Deconcentrating the poor via public housing policy: What really matters?

Han Bum Lee, Paul E. McNamara

Research output: Contribution to journalArticle


This paper explores the role of costs of moving in Housing Choice Voucher (HCV) households' residential location choices and performs a policy simulation predicting the impact of geographically targeted rental subsidies and housing search and counseling services on voucher holders' locational choices. We choose households that received housing vouchers from 2008 to 2010 in the twin cities of Champaign-Urbana in Illinois and track their residential locations using restricted-use administrative data. We adopt the Mixed Logit (ML) approach to model voucher holders' locational choices accounting for heterogeneous preferences over costs of moving factors and dwelling and neighborhood attributes. Our main findings show that the HCV households are responsive to costs of moving indicating that there is a strong disincentive for the moves. The ML model results reveal a high level of statistical significance of heterogeneity in preferences among the HCV households providing empirical evidence to support previous literature that recipients would face different levels of costs of moving based on their socio-economic characteristics. The estimates also suggest that geographically targeted rental subsidies exert a larger relocation effect, moving 22.87% of high-poverty residents into low- and mid-poverty neighborhoods, when they are combined with a local housing authority's housing search counseling and supportive services.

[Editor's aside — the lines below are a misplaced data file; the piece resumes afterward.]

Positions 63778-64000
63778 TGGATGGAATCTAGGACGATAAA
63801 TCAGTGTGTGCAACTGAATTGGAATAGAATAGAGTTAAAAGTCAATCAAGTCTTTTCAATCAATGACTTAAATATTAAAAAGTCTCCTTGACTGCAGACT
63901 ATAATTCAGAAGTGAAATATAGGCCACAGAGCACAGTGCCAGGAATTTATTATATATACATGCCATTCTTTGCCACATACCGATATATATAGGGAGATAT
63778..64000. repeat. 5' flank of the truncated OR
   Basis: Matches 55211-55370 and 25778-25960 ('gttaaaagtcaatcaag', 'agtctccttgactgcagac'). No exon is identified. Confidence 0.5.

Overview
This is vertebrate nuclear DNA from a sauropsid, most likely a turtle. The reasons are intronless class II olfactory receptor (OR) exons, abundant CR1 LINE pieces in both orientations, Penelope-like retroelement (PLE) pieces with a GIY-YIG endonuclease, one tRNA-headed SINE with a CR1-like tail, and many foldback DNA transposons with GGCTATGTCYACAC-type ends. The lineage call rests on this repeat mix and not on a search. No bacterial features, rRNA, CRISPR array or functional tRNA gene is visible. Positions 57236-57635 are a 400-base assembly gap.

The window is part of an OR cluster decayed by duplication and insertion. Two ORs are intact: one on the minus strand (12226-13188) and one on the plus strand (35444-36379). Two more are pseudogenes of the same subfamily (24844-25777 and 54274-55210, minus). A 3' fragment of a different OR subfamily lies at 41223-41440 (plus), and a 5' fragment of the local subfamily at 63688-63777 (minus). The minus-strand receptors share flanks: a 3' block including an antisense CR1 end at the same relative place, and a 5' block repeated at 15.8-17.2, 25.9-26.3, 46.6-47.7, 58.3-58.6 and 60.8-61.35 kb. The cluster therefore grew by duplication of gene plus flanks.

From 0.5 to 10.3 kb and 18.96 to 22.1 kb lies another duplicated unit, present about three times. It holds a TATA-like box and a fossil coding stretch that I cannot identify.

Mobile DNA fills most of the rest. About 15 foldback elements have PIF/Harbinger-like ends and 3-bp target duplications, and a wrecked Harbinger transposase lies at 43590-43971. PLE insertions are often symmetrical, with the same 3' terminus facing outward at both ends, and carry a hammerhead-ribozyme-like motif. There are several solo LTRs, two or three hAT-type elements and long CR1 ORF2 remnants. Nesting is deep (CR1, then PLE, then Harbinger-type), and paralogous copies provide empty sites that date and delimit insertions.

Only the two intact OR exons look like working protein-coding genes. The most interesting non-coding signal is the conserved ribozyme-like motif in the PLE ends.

Original languageEnglish (US)
Pages (from-to)67-78
Number of pages12
JournalSocio-Economic Planning Sciences
StatePublished - Sep 2017


  • Housing Choice Voucher
  • Housing search counseling
  • Residential location decision

ASJC Scopus subject areas

  • Geography, Planning and Development
  • Economics and Econometrics
  • Strategy and Management
  • Statistics, Probability and Uncertainty
  • Management Science and Operations Research

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